A new method for weighting the importance of data samples could help deep learning systems better adapt to changes in data distribution.
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In many practical applications of deep learning, the training data is assumed to be independently and identically distributed (i.i.d.). However, this assumption often does not hold in practice, e.g., when there is a domain shift between the training and test data. A recent line of work has proposed to reweight the importance of individual examples during training to mitigate the effects of distribution shift. While these methods can improve performance on standard benchmarks, they are often heuristic and rely on careful tuning of hyperparameters. We propose a method for weighting importance that is based on an information-theoretic principle, which we call Maximum Mean Discrepancy Information Bottleneck (MMD-IB). Our method automatically tunes the hyperparameters and does not require any knowledge of the shift in distributions. We show that, on several standard benchmarks for distributional shift, our method outperforms state-of-the-art importance weighting methods with little or no tuning required.
What is distribution shift?
Distribution shift is a phenomenon in machine learning whereby the training and test data distributions differ. This can happen for a variety of reasons, including changes in the source of the data, pre-processing steps, or the way in which the data is sampled. Distribution shift is a major challenge for machine learning models, as it can lead to significant performance degradation.
There are two main types of distribution shift: covariate shift and concept drift. Covariate shift occurs when the marginal distribution of the training and test data differs, but the joint distribution is unchanged. Concept drift occurs when the joint distribution changes over time.
Covariate shift is usually easier to deal with than concept drift, as it is often possible to reweight the training data so that it matches the test data distribution. However, concept drift is more difficult to deal with, as it may be impossible to know in advance when or how the distribution will change.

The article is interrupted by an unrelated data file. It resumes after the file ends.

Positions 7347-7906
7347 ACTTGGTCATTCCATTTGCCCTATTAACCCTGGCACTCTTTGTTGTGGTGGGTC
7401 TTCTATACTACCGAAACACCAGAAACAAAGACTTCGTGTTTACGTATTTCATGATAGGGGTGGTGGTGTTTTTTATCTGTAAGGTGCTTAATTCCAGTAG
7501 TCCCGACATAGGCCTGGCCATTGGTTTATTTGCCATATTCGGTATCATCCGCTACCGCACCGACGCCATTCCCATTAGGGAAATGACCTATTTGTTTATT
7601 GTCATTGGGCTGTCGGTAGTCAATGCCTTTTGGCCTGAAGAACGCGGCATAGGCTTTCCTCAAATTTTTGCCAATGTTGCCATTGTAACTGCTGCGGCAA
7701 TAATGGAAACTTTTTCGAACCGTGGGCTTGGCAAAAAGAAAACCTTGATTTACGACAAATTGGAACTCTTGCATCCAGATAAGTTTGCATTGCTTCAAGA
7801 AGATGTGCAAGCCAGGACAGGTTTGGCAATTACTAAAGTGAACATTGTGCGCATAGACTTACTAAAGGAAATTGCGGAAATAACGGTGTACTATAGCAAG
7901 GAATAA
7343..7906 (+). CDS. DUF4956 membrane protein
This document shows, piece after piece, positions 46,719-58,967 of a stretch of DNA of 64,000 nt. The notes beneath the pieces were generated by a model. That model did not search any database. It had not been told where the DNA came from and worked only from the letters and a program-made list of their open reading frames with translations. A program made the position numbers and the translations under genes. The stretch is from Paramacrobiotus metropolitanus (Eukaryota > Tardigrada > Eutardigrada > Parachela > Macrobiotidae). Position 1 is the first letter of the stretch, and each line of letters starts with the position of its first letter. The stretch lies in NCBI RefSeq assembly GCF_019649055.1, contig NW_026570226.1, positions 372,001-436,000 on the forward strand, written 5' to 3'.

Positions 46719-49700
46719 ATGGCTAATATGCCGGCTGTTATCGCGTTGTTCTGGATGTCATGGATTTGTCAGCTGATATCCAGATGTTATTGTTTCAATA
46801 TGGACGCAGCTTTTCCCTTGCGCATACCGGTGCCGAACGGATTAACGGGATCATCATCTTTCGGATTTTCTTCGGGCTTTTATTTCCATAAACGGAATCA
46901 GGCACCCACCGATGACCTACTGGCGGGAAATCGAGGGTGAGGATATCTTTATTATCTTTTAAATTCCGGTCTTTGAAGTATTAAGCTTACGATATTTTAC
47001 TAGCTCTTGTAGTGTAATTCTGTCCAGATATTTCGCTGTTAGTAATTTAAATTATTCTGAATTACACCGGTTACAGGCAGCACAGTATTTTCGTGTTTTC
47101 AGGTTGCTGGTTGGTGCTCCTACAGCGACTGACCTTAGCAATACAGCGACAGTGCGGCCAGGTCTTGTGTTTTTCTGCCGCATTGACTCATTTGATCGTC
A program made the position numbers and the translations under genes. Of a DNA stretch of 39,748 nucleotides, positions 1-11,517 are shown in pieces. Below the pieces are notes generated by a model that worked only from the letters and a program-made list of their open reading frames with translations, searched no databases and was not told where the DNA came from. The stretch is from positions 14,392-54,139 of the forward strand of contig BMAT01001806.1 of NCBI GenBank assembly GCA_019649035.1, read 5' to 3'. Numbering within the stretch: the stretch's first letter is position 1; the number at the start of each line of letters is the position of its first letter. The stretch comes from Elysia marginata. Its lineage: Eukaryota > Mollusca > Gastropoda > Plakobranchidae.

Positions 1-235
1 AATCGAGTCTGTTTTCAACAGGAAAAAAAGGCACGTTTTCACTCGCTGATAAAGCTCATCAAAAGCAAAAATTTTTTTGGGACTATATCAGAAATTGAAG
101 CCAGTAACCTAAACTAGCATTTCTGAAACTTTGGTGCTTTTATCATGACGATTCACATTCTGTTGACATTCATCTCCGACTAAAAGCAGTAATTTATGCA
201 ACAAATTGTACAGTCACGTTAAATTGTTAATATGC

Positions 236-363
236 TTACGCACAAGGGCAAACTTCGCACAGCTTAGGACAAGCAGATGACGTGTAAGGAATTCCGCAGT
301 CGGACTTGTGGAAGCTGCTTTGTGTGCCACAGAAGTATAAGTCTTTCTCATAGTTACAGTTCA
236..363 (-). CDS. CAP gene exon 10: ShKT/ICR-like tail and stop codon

There are a number of methods proposed for dealing with distribution shift, including transfer learning, domain adaptation, and reweighting. Recently, there has been a lot of interest in using deep learning for dealing with distribution shift. Deep learning models have been shown to be particularly effective at transfer learning and domain adaptation.
In this paper, we propose a new method for dealing with distribution shift in deep learning called importance weighting. Importance weighting is a method of correcting for differences in distributions by up-weighting or down-weighting data points according to their importance. We show that our method can outperform existing methods on a variety of tasks and datasets.
The current approach to importance weighting
In standard importance weighting, the transition probabilities of the policies are weighteddue to the discrepancy in the distribution of states visited by each behavior policy. The weights are usually obtained by importance sampling and are used to re-weight the returns from each policy. The expected return of a given target policy can then be estimated using a single set of samples, which is more efficient than running several independent replicas of the target policy. However, this standard approach does not account for the error in estimating the transition probabilities, which can lead to a significant bias in the estimated return if the state distribution shifts during training.
Why is the current approach to importance weighting insufficient?
There are a few reasons why the current approach to importance weighting is insufficient. First, it doesn’t account for distribution shift. This means that the weights may be inaccurate if the data you’re trying to predict is different from the data used to train the model. Second, it can be difficult to accurately estimate the importance weights. This can lead to biased results. Finally, importance weighting can be computationally expensive, which can make it impractical for large datasets.
A new approach to importance weighting